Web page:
Today we board our charter coach and travel north. We are travelling the lcefields Parkway – one of the most spectacular drives in the world. This is a wilderness habitat for elk, big horn sheep, moose, mountain goats and bear. Waterfalls, emerald lakes, alpine meadows and snow-capped peaks complete the scene as we wind along the shoulder of the Continental Divide. The Columbia Icefield covers nearly 325 square km. Melt water from the icefield feeds rivers emptying into three different oceans: North to the Arctic; East to the Atlantic; and, West to the Pacific.
We visit the Colombia Icefield Discovery Centre and travel by specially adapted vehicles onto the glacier.
We continue onto Rocky Mountain House – nestled on the eastern foothills of the Rockies and the edge of the Great Plains – for overnight.
With our Canadian farm specialist on board, we set out from Rocky Mountain House this morning to meet with farmers and ranchers typical of the region. Over the next few days we will visit highly successful farming operations and most of them in the middle of their winter and spring crop harvests. We will also visit a Hutterite colony where very traditional lifestyles belie the sophistication of their large scale farming operations.
Our general route takes us from Rocky Mountain House, through to Red Deer and south to Calgary for overnight and a free evening.
Time to saddle up and head south this morning into even more magnificent farming and grazing country. We visit a farm and feedlot in the area as well as call into a unique exhibit – one of the world's oldest, largest and best preserved buffalo jumps.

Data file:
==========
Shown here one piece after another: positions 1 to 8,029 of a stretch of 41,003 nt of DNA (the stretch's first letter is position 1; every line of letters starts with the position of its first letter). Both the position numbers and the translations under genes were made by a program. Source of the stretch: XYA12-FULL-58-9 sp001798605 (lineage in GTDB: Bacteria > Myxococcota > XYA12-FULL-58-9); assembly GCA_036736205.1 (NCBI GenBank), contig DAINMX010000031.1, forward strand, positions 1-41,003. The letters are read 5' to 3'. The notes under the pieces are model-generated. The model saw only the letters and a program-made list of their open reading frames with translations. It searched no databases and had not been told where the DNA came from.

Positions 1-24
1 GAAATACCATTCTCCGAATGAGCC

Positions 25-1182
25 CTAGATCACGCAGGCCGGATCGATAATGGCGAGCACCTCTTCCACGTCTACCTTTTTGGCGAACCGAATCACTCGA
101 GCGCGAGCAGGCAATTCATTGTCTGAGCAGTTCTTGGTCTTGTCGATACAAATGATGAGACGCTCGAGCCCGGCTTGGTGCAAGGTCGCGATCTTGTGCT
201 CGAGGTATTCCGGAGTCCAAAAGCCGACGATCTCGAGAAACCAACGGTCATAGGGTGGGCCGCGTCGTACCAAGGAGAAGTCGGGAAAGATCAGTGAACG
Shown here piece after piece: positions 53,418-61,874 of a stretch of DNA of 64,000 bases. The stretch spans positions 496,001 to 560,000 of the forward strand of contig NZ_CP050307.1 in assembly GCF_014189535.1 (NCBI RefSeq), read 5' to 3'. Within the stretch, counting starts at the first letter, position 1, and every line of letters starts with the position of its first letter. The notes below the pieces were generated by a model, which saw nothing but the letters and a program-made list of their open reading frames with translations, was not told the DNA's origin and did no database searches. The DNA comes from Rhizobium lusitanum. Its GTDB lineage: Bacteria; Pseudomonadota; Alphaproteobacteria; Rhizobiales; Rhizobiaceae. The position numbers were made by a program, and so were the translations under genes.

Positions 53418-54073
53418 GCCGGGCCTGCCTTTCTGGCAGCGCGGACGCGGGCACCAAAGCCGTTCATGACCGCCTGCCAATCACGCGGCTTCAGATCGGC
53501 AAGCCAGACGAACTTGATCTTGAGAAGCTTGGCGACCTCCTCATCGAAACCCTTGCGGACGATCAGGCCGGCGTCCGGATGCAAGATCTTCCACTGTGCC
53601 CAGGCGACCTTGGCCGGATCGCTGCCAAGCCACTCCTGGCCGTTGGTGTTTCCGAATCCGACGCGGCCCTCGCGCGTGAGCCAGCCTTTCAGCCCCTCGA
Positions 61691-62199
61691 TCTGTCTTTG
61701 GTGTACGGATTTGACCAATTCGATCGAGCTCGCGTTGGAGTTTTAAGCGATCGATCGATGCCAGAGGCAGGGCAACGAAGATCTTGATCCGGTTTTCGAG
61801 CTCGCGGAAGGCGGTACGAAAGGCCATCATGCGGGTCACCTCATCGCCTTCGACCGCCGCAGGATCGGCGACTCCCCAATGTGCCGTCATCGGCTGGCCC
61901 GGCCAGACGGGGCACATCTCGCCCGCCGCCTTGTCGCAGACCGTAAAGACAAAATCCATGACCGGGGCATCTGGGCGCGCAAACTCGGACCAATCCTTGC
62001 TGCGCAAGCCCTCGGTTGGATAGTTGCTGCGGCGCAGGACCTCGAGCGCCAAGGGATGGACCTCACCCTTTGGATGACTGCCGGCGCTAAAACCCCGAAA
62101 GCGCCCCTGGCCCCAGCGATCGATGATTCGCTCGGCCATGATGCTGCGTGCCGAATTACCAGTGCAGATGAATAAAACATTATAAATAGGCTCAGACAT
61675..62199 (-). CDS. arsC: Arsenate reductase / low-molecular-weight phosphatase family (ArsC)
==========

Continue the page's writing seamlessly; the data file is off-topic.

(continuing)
This World Heritage listed site, and quaintly named, Head-Smashed-In-Buffalo-Jump bears witness to a method of hunting practiced by native people of the North American plains for nearly 6000 years.
This archaeological site preserves the remarkable history of the Plains People. Because of their excellent understanding of the regional topography and bison behaviour, the native people were able to hunt bison by stampeding them over a cliff.
We enjoy lunch at the exhibit before continuing eastwards to Lethbridge for overnight.
Visits around Lethbridge before continuing on towards Medicine Hat and into the province of Saskatchewan calling into a farm along the way. Overnight in regional Saskatchewan.
Saskatchewan is Canada's grain producing powerhouse and in most years, accounts for almost half of Canada's total wheat and canola production. We continue to the northeast and onto Saskatoon, the largest city in Saskatchewan straddling a bend in the South Saskatchewan River. Saskatoon has served as the cultural and economic hub of central Saskatchewan since its founding in 1882 as a Temperance colony.